I need to get my college act together

Good evening,

I'm a new college student, one who loves to learn. I had a great time in every lecture I attended, I talked to lots of people, and I joined many clubs which match my humanitarian beliefs.

But I have two problems. First, I will pursue interests tangent to my classes even before I finish studying and assignments for the day. I want to learn, so I boot up YouTube and watch some veritasium instead of reading my textbook or a video on my subject. I want to speak Chinese for a future humanitarian career, so I write out Chinese glyphs instead of working out of my math textbook. I'm a student engineer, but my human interests make me justify distracting myself, and my grades suffer.

Second, I sleep far too much. Last summer I began sleeping well after noon, and it's just so easy to lie in bed that I give in to my physical wants. But I have mental needs, and social demands to complete. I missed 15 lectures last semester! If I want to develop a community in Guatemala, I need to educate myself and make connections that will guide me where engineers are needed.

I care about work, yet I don't direct my life to prepare for it. I stay up all night, but I venture off topic and learn nothing I can prove. I really want to less suffering in this world, and to do that my first step is education. I'll never dig a water well, cultivate a farm, or build shelter without focus and activity.

Do you know anyone like me? What advice would you give them?

A lot of students sleep past 12 and miss lectures. I did that sort of thing... we're bad students. I guess you probably also stay up on the internet way too late. The best thing to do is set a strict computer off time (11 ish) so that you give your brain a chance to cool down, and then get to bed! That way you'll actually have a chance of waking in time for early lectures. If you can get a part time job that has morning shifts, do that, because that'll motivate you to adopt a stricter daily routine.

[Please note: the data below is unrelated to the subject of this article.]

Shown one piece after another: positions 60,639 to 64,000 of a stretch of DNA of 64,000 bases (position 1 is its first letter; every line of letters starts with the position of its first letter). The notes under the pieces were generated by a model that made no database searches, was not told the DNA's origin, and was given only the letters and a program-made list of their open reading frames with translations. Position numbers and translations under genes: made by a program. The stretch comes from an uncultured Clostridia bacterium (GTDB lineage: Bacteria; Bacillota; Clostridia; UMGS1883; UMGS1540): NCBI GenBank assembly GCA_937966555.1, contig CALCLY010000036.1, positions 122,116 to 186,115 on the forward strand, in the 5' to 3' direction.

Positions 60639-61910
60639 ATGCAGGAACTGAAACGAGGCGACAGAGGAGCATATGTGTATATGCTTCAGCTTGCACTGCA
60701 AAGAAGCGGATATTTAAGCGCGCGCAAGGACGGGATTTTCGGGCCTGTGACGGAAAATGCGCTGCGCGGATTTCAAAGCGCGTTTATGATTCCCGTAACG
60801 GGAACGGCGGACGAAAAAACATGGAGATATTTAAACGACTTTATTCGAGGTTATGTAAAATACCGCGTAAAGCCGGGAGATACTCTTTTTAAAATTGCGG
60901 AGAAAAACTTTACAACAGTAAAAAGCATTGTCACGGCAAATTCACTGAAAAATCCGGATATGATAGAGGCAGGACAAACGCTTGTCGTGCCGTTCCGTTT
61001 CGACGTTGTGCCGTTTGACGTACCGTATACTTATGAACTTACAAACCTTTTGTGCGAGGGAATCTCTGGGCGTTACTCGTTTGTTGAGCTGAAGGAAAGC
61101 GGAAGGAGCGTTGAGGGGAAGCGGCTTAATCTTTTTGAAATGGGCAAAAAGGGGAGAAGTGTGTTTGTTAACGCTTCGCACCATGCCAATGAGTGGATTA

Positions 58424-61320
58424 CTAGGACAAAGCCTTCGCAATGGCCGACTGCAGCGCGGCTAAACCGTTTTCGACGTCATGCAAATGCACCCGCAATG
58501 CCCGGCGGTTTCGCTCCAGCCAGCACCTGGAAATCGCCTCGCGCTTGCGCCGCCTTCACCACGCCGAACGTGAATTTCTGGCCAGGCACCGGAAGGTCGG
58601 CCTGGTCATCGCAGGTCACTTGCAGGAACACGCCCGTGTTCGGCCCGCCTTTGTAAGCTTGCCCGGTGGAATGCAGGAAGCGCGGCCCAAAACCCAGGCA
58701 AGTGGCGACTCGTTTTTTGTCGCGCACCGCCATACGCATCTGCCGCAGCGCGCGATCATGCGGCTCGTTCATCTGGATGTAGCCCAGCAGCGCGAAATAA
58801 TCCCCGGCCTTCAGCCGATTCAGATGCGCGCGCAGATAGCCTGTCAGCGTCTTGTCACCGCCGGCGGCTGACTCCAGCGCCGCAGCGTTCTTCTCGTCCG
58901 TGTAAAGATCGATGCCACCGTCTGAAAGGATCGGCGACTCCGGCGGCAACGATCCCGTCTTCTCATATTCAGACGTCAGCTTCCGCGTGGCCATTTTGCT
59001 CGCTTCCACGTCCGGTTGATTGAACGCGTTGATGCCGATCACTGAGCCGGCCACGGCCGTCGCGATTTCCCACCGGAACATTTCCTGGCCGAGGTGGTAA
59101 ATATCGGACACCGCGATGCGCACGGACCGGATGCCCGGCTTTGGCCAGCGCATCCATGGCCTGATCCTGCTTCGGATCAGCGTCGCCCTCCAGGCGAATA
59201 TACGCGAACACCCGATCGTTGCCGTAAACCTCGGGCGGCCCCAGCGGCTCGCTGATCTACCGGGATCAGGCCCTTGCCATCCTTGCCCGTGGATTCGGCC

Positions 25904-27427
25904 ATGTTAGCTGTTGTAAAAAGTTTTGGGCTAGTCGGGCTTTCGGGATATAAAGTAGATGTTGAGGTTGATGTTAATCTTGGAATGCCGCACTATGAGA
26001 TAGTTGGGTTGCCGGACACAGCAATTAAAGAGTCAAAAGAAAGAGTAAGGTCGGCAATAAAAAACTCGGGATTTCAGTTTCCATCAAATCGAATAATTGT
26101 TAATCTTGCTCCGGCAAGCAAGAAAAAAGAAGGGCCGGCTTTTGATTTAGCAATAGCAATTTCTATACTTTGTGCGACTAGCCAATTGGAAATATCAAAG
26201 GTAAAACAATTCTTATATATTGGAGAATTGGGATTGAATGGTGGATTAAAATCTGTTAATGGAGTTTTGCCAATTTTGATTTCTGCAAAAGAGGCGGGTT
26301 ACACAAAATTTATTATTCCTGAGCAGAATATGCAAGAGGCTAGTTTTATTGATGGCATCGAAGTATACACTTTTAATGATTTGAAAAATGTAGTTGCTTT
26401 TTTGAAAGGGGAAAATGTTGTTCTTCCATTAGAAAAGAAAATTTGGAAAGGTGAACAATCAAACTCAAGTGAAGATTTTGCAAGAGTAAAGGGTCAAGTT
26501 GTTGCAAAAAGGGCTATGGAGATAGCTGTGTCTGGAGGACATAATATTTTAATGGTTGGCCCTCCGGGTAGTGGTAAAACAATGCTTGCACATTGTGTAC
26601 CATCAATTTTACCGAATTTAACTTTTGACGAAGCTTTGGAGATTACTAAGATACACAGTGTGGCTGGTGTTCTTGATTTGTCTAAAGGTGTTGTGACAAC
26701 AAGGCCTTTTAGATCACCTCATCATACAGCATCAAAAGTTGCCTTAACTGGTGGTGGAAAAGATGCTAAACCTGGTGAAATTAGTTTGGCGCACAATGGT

If you are a new student, you've probably joined way too many damn clubs. That's fine, you'll probably drop off on a lot of them and stick to one or two you really like. Some quicker than others. If you don't, go do it.

With any kind of intellectually demanding work concentration can be a problem. One thing which can help there, I find, is using the pomodoro technique to manage time in a smaller scale. Instead of trying to work in one long sitting, pick a manageable period of time (25 minutes is ideal, and most pomodoro apps will default to this) and time yourself while you work. Once you've finished each pomodoro, take a moment to relax and take stock of what you've achieved. Check that what you're doing is productive and decide if you should continue or move on to something else. If you find your productivity is slipping (usually after about 3 or 4 pomodoros, for me) then it's time to take a break and do something else for a bit. Just make sure you set a time to come back once your break is done.

On a broader level, spend a little time planning your study sessions before you begin. Decide how long you want to work (I like to gameify the process by setting myself a target for the number of timers I want to do in a day) and try to balance it around other things you want to do in the day by setting aside time for those things.